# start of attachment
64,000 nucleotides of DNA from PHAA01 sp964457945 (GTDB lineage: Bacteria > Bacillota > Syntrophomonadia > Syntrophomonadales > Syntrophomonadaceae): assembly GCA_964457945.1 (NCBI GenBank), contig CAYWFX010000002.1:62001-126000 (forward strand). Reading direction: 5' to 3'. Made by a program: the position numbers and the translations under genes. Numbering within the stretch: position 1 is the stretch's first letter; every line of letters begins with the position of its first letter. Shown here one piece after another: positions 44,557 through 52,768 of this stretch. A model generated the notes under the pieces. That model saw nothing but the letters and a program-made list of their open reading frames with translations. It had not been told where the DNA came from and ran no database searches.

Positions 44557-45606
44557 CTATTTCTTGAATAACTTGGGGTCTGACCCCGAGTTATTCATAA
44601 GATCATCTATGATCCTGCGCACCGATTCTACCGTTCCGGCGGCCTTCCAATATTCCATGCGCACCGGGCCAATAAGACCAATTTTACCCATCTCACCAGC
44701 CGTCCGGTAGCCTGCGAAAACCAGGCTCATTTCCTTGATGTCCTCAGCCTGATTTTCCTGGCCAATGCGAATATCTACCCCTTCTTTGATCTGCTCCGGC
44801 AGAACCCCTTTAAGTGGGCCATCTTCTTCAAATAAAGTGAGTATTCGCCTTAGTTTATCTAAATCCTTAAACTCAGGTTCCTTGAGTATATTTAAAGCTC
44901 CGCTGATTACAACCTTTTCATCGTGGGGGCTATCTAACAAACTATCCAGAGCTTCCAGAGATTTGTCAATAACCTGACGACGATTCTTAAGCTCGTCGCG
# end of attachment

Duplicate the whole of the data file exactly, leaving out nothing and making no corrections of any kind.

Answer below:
64,000 nucleotides of DNA from PHAA01 sp964457945 (GTDB lineage: Bacteria > Bacillota > Syntrophomonadia > Syntrophomonadales > Syntrophomonadaceae): assembly GCA_964457945.1 (NCBI GenBank), contig CAYWFX010000002.1:62001-126000 (forward strand). Reading direction: 5' to 3'. Made by a program: the position numbers and the translations under genes. Numbering within the stretch: position 1 is the stretch's first letter; every line of letters begins with the position of its first letter. Shown here one piece after another: positions 44,557 through 52,768 of this stretch. A model generated the notes under the pieces. That model saw nothing but the letters and a program-made list of their open reading frames with translations. It had not been told where the DNA came from and ran no database searches.

Positions 44557-45606
44557 CTATTTCTTGAATAACTTGGGGTCTGACCCCGAGTTATTCATAA
44601 GATCATCTATGATCCTGCGCACCGATTCTACCGTTCCGGCGGCCTTCCAATATTCCATGCGCACCGGGCCAATAAGACCAATTTTACCCATCTCACCAGC
44701 CGTCCGGTAGCCTGCGAAAACCAGGCTCATTTCCTTGATGTCCTCAGCCTGATTTTCCTGGCCAATGCGAATATCTACCCCTTCTTTGATCTGCTCCGGC
44801 AGAACCCCTTTAAGTGGGCCATCTTCTTCAAATAAAGTGAGTATTCGCCTTAGTTTATCTAAATCCTTAAACTCAGGTTCCTTGAGTATATTTAAAGCTC
44901 CGCTGATTACAACCTTTTCATCGTGGGGGCTATCTAACAAACTATCCAGAGCTTCCAGAGATTTGTCAATAACCTGACGACGATTCTTAAGCTCGTCGCG